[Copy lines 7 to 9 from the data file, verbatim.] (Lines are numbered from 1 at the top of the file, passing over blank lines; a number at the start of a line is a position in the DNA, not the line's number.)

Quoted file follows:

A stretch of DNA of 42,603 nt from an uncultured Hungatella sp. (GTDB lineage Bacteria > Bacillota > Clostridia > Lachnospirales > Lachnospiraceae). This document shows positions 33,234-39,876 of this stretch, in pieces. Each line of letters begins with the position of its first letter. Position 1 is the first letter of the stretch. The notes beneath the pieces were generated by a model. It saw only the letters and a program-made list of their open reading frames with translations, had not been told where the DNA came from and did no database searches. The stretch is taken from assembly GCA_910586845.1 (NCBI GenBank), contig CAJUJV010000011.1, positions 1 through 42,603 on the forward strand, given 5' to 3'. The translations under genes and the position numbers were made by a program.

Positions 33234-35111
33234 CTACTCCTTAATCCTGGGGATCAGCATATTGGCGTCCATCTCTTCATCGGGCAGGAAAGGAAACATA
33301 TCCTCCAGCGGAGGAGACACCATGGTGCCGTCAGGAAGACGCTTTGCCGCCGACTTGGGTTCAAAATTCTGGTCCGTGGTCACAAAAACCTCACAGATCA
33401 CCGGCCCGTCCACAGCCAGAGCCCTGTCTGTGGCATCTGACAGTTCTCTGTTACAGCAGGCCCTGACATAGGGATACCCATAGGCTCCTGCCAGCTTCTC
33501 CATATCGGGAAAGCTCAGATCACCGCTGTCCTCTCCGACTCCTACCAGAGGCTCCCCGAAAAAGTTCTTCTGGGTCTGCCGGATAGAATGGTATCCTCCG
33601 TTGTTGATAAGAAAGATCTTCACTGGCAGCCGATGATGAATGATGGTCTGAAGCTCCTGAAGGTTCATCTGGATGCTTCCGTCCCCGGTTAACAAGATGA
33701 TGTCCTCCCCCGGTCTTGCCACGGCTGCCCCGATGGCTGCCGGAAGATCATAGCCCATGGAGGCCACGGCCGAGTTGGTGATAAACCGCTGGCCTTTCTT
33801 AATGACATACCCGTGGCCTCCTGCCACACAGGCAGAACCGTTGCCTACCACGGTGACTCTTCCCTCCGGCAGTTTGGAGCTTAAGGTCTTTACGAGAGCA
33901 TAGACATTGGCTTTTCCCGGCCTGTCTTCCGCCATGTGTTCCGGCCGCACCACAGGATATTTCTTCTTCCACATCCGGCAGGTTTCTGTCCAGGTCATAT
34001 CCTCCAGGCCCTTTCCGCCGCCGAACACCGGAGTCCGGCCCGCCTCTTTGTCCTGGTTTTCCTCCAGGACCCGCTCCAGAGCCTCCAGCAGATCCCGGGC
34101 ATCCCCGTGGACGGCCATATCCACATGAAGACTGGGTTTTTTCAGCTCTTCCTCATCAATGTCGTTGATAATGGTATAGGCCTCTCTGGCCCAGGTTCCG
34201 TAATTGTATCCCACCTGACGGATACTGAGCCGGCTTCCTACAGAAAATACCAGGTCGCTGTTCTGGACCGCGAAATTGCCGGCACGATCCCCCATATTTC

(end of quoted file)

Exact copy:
33601 TTGTTGATAAGAAAGATCTTCACTGGCAGCCGATGATGAATGATGGTCTGAAGCTCCTGAAGGTTCATCTGGATGCTTCCGTCCCCGGTTAACAAGATGA
33701 TGTCCTCCCCCGGTCTTGCCACGGCTGCCCCGATGGCTGCCGGAAGATCATAGCCCATGGAGGCCACGGCCGAGTTGGTGATAAACCGCTGGCCTTTCTT
33801 AATGACATACCCGTGGCCTCCTGCCACACAGGCAGAACCGTTGCCTACCACGGTGACTCTTCCCTCCGGCAGTTTGGAGCTTAAGGTCTTTACGAGAGCA